Cole Broen

Cole Broen

YOUTH EXCELLENCE: Cole Broen

When it comes to bowling, Cole Broen said he likes pretty much everything about it.

Editor’s note: For those who missed our 2016 Youth Excellence publication, we will be publishing each of the 25 features of our local youth in the coming months in our newspaper, and online, as well. This is the fourth on bowler Cole Broen, sponsored by Canadian Tire. The publication is still available at the Tribune for those who would like a magazine.

When it comes to bowling, Cole Broen said he likes pretty much everything about it.

“I get called ‘cocky’ all the time,” the 18-year-old said chuckling. “I am pretty cocky, I can’t deny it. It has always been a fun, competitive sport.”

Bowling is a family tradition, he added, crediting his grandmother Charlotte Appleton for starting him off with bowling about 15 years ago in Williams Lake where he was born and raised.

In fact, he added, Charlotte and his grandfather Laurie Appleton are his coaches.

“I remember having to throw the ball with both hands between my legs until I was nine or 10,” he said of his first few years as a bowler.

By the time he was 10 years old he competed at provincials in Langley and at his first big tournament won a bronze.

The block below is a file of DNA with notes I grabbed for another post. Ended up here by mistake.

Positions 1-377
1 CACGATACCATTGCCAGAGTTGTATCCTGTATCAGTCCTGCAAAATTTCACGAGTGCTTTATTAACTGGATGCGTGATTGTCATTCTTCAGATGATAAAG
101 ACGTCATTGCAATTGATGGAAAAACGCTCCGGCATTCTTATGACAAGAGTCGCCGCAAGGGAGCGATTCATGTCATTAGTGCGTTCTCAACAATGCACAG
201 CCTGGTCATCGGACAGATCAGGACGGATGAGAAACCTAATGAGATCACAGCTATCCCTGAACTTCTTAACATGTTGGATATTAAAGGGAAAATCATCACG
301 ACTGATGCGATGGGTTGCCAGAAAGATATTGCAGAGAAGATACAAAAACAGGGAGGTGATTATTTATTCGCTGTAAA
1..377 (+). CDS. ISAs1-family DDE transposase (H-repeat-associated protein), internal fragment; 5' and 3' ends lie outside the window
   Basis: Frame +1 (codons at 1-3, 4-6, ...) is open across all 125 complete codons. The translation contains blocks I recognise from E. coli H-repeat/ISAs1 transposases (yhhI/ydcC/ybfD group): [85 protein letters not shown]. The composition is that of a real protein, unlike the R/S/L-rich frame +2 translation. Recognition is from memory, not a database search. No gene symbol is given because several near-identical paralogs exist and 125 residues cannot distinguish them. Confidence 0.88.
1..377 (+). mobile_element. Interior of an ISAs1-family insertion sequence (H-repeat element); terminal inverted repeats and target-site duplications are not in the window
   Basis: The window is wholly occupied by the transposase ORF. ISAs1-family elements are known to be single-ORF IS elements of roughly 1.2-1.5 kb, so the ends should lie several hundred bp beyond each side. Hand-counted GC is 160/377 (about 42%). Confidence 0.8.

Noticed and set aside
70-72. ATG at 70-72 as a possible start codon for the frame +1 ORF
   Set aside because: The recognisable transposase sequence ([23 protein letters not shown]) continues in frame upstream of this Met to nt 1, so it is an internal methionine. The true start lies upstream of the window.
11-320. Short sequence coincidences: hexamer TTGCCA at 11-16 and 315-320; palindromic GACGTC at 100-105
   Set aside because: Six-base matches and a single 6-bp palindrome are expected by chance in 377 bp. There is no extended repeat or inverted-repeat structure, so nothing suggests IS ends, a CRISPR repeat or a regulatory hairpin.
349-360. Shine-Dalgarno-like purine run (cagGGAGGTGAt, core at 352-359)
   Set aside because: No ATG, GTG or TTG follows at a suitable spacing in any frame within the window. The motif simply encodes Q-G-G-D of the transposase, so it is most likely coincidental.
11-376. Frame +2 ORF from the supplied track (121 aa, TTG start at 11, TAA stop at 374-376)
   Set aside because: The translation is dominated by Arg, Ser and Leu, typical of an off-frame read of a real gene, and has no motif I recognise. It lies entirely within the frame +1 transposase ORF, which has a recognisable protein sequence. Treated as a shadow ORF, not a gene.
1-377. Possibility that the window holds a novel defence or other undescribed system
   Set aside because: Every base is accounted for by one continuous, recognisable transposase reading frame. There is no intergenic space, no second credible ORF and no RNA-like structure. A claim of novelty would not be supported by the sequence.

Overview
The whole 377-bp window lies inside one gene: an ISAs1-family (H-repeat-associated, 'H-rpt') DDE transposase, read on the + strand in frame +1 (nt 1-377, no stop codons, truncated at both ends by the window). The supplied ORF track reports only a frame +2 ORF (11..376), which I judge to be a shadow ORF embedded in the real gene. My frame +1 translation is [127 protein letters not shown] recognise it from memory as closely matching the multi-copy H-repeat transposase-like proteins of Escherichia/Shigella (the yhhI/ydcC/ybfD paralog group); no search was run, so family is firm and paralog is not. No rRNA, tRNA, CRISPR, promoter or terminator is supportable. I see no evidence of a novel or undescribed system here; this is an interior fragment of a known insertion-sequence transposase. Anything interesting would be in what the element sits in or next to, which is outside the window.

“It was very, very close,” he recalled of the first bronze.

Competing has taken him as far away as Langley, Dawson Creek, Fort St. John and Terrace.

Last season he bowled three nights a week and achieved an average of 210 to 220.

This year he plans to bowl two nights a week because it’s hard on his legs and knees, he said.

“I am also finishing up my Grade 12 and need time for that too.”

When he’s not competing as a youth bowler, Cole plays in adult leagues. Some tournaments in places such as Quesnel require him to play 12 games, while in Williams Lake it’s usually an eight-game marathon, he said.

Last year he won a good majority of the adult tournaments, giving the adult competitors “a good run for their money.”

In Williams Lake there has been a drop in the number of youth bowlers which means Cole cannot attend many competitions because there are not enough players for a team.